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William Jensen Parkinson
(Hyrum, Utah, 1899 - 1993, Midvale, Utah)
William J. Parkinson was born February 14, 1899, in Hyrum, Utah. Parkinson remembers even his earliest interests in art. When he was a young boy, he began sketching people in the congregation to occupy himself during church. Throughout his life Parkinson enjoyed going to libraries and other public locations to sketch people.
Parkinson's formal art training came as a student at LDS High School under the direction of A.B. Wright. He was looked upon by fellow students as Wright's top student and contributed numerous drawings to school newspapers and magazines. While in high school Parkinson began collecting art books. Those books became the major source for his self-taught artistic training. Parkinson enrolled at the University of Utah but chose not to study art at the university level. The only other formal training he received was a few correspondence courses taken later in life.
Using his art books, Parkinson studied the great masters like Michelangelo and Rembrandt. He established his artistic abilities on solid artistic foundations and anatomical knowledge he gained in college studies. He believed a solid foundation was necessary before an artist could venture into more inventive realms.
In 1934, Parkinson applied for a Federal Public Works grant to receive funds to support a three-to-six-month excursion to work in a National Park. Most artists participating in the program were sent to federal camps in scenic locations like Yellowstone National Park. The works produced during the excursion were to be given to the parks for their collections. Parkinson's request was granted and his assignment given. He was sent to "Old Boundary Springs" in California. It was a hospital for World War I veterans. Parkinson did not receive the scenic location he had expected, but while in California, he was prevailed upon by the veterans to produce private family portraits. He also did several landscapes of the surrounding hills, which still remain in the state collection.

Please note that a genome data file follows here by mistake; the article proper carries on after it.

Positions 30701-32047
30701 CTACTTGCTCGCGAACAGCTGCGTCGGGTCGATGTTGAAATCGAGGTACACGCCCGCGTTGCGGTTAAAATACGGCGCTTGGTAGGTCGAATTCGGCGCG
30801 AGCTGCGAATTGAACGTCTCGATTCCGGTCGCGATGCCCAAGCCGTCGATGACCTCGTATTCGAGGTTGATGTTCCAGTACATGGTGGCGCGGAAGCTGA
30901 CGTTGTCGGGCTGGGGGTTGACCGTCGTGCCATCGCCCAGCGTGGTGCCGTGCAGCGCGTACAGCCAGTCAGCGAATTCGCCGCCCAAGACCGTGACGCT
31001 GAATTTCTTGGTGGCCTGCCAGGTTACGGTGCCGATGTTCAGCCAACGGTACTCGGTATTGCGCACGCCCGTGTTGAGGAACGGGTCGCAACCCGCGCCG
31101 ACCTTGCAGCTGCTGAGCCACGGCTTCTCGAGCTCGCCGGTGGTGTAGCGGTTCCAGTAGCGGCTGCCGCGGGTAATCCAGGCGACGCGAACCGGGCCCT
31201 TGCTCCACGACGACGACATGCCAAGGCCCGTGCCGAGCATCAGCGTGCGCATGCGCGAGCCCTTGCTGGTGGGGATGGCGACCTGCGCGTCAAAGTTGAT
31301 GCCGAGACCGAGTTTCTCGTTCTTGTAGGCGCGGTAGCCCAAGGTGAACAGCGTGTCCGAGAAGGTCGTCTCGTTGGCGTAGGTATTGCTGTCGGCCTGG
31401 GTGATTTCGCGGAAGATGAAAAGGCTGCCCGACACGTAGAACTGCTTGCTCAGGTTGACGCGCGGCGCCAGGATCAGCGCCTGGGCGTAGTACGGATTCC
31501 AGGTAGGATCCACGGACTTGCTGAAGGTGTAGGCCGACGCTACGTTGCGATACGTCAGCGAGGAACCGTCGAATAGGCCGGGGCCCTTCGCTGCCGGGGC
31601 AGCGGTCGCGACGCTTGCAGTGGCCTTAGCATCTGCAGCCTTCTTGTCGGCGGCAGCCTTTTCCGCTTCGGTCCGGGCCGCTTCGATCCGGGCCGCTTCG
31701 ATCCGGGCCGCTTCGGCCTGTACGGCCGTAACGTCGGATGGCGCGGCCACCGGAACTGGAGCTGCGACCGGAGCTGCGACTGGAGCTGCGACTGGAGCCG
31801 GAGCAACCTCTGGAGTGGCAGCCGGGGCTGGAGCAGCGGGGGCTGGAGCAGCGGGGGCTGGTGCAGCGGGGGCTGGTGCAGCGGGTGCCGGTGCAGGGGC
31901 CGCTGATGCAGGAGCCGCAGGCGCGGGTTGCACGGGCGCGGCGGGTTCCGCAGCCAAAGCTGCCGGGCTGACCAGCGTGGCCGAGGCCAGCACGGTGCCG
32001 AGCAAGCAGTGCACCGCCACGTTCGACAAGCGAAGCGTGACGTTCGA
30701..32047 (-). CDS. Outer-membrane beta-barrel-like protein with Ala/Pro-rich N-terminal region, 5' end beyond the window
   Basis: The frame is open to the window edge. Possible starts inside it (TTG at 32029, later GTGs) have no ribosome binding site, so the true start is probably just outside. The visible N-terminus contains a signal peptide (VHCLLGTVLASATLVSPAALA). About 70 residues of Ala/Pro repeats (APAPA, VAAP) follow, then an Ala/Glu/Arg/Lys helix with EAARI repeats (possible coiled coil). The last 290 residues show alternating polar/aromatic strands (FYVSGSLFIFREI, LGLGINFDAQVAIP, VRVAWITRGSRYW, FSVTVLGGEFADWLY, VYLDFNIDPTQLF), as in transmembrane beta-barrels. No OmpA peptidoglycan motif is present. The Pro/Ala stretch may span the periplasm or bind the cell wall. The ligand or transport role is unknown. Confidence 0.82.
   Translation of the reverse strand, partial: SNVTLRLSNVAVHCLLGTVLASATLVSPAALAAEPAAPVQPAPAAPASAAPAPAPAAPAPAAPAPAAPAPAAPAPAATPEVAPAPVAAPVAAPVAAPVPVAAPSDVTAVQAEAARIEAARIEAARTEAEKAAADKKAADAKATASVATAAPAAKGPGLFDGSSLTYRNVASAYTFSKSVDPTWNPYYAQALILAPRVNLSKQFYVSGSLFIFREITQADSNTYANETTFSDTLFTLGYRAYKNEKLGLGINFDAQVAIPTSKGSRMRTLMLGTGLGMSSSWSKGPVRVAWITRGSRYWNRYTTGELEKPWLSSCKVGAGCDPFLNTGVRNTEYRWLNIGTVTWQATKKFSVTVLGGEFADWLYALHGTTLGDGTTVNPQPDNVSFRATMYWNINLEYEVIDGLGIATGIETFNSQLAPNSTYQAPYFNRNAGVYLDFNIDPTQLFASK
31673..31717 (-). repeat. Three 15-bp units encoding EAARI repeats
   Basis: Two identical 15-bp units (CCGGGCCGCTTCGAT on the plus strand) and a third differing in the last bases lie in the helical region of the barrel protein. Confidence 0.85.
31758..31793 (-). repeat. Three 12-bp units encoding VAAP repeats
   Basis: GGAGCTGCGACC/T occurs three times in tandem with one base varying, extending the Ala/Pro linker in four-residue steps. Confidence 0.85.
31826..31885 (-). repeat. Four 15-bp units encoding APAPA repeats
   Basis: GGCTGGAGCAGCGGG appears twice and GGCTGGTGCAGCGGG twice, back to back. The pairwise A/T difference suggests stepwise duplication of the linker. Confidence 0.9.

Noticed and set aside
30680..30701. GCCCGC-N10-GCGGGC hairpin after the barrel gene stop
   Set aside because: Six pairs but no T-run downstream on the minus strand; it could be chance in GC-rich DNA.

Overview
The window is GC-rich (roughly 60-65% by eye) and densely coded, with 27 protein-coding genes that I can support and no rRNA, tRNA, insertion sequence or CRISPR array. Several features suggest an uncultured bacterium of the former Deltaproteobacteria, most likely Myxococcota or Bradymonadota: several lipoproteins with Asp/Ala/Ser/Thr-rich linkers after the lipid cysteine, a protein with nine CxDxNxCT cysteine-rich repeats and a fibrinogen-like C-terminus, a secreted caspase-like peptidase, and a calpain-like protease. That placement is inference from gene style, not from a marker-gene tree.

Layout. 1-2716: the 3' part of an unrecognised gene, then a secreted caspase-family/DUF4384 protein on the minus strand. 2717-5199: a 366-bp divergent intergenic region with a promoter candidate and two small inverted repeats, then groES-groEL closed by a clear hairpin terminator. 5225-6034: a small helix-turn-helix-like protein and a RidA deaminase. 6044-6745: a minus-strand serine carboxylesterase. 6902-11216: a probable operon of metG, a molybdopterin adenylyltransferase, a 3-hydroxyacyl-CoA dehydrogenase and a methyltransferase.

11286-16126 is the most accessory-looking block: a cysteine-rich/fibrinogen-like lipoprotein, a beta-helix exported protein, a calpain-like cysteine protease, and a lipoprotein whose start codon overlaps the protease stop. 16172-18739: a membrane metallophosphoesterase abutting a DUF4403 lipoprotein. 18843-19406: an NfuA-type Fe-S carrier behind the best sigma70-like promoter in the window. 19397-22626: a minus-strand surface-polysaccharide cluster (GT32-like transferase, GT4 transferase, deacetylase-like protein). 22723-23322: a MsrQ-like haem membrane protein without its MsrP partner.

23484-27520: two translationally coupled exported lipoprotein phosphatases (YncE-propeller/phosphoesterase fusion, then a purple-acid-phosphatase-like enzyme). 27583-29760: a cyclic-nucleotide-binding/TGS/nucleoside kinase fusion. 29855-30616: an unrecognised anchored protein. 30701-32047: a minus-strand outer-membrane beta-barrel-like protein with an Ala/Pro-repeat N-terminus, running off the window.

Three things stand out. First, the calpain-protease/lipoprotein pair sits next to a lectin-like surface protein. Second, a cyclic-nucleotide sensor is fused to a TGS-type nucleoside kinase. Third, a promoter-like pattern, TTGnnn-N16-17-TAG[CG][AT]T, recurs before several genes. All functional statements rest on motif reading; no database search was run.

Upon his return from California, Parkinson found employment in several fields as well as receiving state commissions for murals, several of which were for McKinley School in Salt Lake City. Parkinson began to break away from tradition, working with movement and the relationship of planes. During the 1930s, the style of the "Dirty Thirties" began to make its way into Utah. Parkinson's almost surreal approach and unique use of color was considered modern in its overall concept. Later in his career, Parkinson moved into a more Fauvist and Cubist style, retaining his place as a leader in Utah art.
Perhaps the works that best show Parkinson's solid artistic ability are those from a commission from Washington DC to contribute to the Index of American Design. He was to reproduce, in color, the needlework of pioneer women of Utah. In fine detail, Parkinson was able to recreate the needleworks, accurately conveying their downy and three-dimensional qualities. The Washington coordinator of the designs said the following concerning Parkinson's works: "I sat with amazement, I couldn't tell the difference between the real and the copy. Your works are the best in the exhibit."
A combination of a solid traditional foundation and a progressive attitude led to numerous Surrealist and Cubist works that place Parkinson on the leading edge of Utah art during her transition from traditional to "modern art."